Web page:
The software giant is working with the International Centre for Missing & Exploited Children (ICMEC) and the international police force Interpol to help Indian law enforcement agencies, such as the Central Bureau of Investigation (CBI), in how to use technologies, tools, and procedures for countering cybercrimes against children. The training, which focuses on the prevention and detection of crimes against children (such as child pornography), is part of an ongoing partnership between Microsoft, ICMEC, and Interpol. The companies have so far trained more than 1,800 law enforcement staff in 94 countries.
The National Crime Records Bureau (NCRB) in Delhi reported that cyber crimes of all types in India increased by about 39% between 2004 and 2005, but many crimes in India go unreported and the actual figure may be much higher.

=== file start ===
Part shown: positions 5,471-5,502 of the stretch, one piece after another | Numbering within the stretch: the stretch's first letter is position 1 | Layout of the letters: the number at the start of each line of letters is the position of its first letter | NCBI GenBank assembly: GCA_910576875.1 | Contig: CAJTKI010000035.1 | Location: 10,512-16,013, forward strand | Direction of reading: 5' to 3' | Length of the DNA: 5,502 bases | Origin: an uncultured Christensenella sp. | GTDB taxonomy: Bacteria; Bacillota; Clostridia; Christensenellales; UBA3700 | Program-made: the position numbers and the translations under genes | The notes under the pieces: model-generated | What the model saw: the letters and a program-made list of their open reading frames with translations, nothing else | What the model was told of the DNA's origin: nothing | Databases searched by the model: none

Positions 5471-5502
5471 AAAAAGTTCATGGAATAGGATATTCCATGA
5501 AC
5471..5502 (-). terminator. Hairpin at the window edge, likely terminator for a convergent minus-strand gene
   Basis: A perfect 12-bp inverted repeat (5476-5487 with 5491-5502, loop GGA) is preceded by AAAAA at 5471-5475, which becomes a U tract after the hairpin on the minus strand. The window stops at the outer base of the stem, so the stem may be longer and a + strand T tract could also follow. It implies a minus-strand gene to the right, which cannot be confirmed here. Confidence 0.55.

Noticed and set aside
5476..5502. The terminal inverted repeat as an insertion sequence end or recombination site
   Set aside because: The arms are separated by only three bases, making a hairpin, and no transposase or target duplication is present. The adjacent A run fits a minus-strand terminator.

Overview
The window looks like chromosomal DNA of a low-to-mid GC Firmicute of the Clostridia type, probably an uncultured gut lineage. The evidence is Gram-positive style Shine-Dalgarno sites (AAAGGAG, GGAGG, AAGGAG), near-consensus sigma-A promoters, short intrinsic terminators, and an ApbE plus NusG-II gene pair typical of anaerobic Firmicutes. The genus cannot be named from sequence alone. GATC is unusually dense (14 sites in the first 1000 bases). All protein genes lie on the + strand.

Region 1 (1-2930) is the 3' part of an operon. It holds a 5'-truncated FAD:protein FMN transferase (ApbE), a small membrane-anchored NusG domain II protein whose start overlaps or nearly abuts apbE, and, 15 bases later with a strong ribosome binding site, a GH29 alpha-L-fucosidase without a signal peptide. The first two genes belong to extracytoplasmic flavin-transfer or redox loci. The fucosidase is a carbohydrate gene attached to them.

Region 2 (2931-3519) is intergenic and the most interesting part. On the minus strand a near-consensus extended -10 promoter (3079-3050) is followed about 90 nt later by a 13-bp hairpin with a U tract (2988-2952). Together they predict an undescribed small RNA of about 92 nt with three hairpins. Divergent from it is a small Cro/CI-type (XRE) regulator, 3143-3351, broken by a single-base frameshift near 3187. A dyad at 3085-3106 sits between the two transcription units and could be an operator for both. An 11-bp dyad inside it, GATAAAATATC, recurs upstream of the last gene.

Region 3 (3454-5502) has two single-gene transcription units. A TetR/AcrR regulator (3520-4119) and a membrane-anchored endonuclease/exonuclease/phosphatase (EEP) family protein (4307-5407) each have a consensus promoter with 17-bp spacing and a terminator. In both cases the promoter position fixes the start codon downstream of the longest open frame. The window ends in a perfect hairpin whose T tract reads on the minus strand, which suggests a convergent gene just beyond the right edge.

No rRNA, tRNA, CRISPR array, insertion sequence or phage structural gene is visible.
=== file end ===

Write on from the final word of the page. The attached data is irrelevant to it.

Microsoft and the ICMEC, which is based in Alexandria, Virginia, have tied up with over 30 financial institutions worldwide, including credit card companies, to develop a system that will monitor and report online commercial transactions involving crimes against children. The aim is to establish a fully operational system by 2008 that will allow banks to report these illegal transactions to the ICMEC. Microsoft also plans to work with non-governmental organizations and other agencies to educate parents and children about the risks to children on the Internet. Most countries are in need of better legislation to counter crimes against children; Microsoft and ICMEC are creating model laws that could be adopted.